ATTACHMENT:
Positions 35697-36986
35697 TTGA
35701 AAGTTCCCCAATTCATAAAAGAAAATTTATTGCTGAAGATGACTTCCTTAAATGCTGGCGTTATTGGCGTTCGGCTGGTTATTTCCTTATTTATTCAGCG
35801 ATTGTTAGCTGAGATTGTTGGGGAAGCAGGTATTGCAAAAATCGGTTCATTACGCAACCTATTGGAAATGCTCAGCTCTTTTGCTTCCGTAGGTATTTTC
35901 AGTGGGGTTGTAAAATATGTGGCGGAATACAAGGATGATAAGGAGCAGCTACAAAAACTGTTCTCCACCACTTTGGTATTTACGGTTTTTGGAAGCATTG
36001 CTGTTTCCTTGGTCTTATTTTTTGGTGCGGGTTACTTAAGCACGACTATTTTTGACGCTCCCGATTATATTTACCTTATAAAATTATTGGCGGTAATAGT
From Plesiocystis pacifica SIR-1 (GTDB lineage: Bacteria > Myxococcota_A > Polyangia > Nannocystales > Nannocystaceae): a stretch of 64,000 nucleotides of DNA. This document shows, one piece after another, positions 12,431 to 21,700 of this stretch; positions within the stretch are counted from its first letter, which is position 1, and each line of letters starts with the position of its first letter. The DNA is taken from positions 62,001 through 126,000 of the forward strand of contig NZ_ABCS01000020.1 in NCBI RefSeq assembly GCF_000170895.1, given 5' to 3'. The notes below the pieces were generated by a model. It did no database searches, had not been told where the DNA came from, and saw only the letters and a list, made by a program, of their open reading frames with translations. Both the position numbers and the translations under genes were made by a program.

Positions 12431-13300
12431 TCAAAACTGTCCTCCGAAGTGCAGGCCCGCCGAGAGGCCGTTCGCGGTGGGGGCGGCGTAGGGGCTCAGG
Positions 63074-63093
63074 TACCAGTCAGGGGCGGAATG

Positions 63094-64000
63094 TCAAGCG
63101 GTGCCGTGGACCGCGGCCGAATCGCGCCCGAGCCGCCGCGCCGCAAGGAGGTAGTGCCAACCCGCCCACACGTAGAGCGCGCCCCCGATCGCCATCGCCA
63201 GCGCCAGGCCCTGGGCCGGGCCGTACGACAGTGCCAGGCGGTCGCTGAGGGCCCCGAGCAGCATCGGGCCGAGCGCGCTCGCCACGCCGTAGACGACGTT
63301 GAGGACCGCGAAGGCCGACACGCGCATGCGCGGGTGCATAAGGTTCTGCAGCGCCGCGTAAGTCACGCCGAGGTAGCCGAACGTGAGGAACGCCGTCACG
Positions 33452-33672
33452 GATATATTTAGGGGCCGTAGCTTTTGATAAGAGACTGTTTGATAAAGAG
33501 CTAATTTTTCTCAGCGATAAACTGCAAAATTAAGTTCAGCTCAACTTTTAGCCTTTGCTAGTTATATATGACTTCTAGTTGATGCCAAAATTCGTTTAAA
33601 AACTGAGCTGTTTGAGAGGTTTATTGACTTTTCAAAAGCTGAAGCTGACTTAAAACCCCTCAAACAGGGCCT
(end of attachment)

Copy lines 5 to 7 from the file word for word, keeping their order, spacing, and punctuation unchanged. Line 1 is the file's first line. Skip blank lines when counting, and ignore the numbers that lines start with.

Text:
35901 AGTGGGGTTGTAAAATATGTGGCGGAATACAAGGATGATAAGGAGCAGCTACAAAAACTGTTCTCCACCACTTTGGTATTTACGGTTTTTGGAAGCATTG
36001 CTGTTTCCTTGGTCTTATTTTTTGGTGCGGGTTACTTAAGCACGACTATTTTTGACGCTCCCGATTATATTTACCTTATAAAATTATTGGCGGTAATAGT
From Plesiocystis pacifica SIR-1 (GTDB lineage: Bacteria > Myxococcota_A > Polyangia > Nannocystales > Nannocystaceae): a stretch of 64,000 nucleotides of DNA. This document shows, one piece after another, positions 12,431 to 21,700 of this stretch; positions within the stretch are counted from its first letter, which is position 1, and each line of letters starts with the position of its first letter. The DNA is taken from positions 62,001 through 126,000 of the forward strand of contig NZ_ABCS01000020.1 in NCBI RefSeq assembly GCF_000170895.1, given 5' to 3'. The notes below the pieces were generated by a model. It did no database searches, had not been told where the DNA came from, and saw only the letters and a list, made by a program, of their open reading frames with translations. Both the position numbers and the translations under genes were made by a program.